It seems a bit strange for the Nobel Peace Prize to be awarded to an institution, rather than a person, but there is no doubt in my mind that the European Union deserves to be praised for its contribution to peace and freedom.
It’s not a question of having kept the Soviet Union at bay during the Cold War, or even of having promoted peace in Africa and the Middle East – although the EU has done its fair share of the latter. Its real contribution has been to healing the internal wounds of the European continent, where the 20th century saw the bloodiest wars the world has ever seen. Read more
Thorbjørn Jagland announces the recipient of the 2012 Nobel Peace prize (Getty)
Some may find the decision to award the European Union the Nobel Peace Prize a trifle odd. But, in Brussels, it is conventional wisdom that the EU’s biggest achievement is peace in Europe. The argument goes that, before the EU got going we had centuries of war. Since then, we have had decades of peace.
However, there is clearly a potential logical fallacy here — which is known as “post hoc, ergo propter hoc”…”After this, therefore because of this.” In other words, just because the establishment of the EU coincided with the establishment of peace in western Europe, it doesn’t mean one thing caused the other. Read more
Welcome to the FT’s summary of instant reaction to Thursday night’s vice presidential debate in Danville, Kentucky, between the incumbent Joe Biden and his Republican challenger, Paul Ryan. The general verdict was that it was a feisty affair that the Democrat may have edged at the expense of showing a condescending side which could come back to haunt him.
Anna Fifield, the Financial Times correspondent in the audience at Centre College, reports:
Mr Biden, the sitting vice-president, achieved his goal of putting forward a passionate case for a second term for the Democratic team, a week after President Barack Obama confounded supporters with a lacklustre performance during his first debate with Mitt Romney, his Republican rival for the White House.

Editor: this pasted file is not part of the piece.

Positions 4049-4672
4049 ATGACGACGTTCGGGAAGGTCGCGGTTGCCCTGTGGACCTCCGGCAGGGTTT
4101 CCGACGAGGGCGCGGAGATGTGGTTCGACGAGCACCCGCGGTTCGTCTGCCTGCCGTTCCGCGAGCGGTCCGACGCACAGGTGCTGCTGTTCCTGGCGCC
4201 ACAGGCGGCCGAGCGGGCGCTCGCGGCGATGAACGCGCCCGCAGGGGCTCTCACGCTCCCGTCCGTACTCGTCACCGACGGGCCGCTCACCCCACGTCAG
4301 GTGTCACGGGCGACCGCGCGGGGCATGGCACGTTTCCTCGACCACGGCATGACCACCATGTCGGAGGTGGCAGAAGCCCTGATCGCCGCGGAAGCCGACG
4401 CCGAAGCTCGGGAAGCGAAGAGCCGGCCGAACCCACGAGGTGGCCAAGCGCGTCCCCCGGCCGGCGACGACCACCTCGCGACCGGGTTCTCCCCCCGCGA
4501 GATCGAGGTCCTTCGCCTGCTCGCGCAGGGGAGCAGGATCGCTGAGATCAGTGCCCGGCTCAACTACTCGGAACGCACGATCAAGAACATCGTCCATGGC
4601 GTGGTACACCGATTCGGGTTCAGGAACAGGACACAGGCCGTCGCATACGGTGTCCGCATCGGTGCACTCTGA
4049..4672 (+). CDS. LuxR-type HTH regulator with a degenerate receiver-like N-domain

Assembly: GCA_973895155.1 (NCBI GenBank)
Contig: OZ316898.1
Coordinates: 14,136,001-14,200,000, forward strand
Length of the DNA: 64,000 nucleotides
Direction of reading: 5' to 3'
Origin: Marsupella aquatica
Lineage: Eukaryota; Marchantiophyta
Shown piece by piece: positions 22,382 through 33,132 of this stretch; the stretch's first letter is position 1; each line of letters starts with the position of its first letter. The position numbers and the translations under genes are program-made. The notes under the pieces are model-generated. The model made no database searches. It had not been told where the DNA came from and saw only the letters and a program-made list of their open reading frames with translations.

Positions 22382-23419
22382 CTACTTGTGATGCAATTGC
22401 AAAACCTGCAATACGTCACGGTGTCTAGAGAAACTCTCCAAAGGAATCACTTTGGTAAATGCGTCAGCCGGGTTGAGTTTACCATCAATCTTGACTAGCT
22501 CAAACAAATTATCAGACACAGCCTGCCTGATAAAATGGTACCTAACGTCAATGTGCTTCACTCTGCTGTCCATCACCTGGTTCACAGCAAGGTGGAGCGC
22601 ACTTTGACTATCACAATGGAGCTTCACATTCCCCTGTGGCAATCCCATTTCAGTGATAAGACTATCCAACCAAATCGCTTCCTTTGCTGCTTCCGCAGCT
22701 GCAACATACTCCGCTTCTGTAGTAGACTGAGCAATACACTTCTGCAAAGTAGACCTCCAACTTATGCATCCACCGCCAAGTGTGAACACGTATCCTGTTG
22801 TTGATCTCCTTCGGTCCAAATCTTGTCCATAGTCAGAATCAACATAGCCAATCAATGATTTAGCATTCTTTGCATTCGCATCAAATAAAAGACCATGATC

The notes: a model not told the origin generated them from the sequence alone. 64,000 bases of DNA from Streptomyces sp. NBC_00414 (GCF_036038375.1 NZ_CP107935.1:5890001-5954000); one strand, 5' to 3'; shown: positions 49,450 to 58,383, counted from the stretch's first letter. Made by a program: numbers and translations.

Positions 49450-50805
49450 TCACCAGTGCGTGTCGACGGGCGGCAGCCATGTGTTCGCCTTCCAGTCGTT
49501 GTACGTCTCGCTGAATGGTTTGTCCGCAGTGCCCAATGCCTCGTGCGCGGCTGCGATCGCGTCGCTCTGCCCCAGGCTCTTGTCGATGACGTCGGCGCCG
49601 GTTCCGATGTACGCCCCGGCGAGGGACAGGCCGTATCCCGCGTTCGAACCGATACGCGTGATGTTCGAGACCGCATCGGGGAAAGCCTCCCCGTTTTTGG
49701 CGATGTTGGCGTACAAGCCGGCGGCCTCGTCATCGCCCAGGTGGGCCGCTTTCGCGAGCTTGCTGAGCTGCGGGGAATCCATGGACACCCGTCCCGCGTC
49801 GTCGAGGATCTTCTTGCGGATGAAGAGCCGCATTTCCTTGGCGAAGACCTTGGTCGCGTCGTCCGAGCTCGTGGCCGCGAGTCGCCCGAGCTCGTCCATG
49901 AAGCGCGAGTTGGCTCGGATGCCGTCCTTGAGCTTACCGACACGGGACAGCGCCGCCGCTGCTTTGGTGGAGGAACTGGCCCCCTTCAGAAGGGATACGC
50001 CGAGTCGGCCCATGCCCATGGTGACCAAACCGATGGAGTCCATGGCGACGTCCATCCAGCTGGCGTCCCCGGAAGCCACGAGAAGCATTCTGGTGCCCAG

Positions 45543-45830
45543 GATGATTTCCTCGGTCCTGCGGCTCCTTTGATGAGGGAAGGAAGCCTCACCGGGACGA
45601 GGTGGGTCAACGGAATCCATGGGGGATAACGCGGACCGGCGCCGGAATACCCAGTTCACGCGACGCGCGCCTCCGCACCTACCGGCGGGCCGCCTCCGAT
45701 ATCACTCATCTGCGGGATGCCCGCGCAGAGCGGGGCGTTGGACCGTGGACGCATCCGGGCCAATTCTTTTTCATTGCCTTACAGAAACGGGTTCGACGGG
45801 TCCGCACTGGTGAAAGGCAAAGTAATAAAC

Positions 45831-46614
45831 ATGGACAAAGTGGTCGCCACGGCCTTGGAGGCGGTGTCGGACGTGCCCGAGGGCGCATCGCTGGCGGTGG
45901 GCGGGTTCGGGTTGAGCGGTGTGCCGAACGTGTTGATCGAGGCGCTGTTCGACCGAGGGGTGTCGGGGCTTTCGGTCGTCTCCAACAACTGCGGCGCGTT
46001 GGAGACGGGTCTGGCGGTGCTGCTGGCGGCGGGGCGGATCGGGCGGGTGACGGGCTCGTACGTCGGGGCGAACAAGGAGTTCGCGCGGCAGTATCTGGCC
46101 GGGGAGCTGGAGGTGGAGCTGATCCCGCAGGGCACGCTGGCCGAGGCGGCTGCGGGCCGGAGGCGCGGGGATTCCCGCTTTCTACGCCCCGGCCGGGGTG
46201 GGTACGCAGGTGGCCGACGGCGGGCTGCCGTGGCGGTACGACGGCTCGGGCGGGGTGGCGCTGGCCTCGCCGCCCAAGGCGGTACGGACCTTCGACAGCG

But Mr Ryan also offered plenty of lines to cheer his party’s base, outlining Republican plans to boost the economy and attacking the Obama administration over the deficit. He also sharply criticised the Obama administration’s approach to Syria and Libya.
Follow the FT’s coverage of the only vice-presidential debate, between Joe Biden and Paul Ryan, as it happened. The 90-minute debate – held at Centre College in Danville, Kentucky – covers both domestic and foreign policy.
Anna Fifield, the FT’s US political correspondent, is on the ground in Danville and Arash Massoudi is in the FT’s bureau in New York. They will be blogging on the debate with help from FT colleagues.
23.34 We’re signing off. Be sure to share your thoughts on who won tonight’s debate below. You can follow all the FT’s election coverage on FT.com. We’ll be back with you on October 16 for the second presidential debate.
23.29 The latest post-debate polls comes from CNN and gives Mr Ryan a slight edge, without a majority, on the evening:
23.15 Here’s what President Obama told reporters on Air Force One shortly after the debate:
“I’m going to make a special point of saying that I thought Joe Biden was terrific tonight. I could not be prouder of him. I thought he made a very strong case. I really think that his passion for making sure that the economy grows for the middle class came through. So I’m very proud of him.”
Asked if he called him after the debate ended, Mr. Obama replied with a smile, “Yes, I just talked to him.” Read more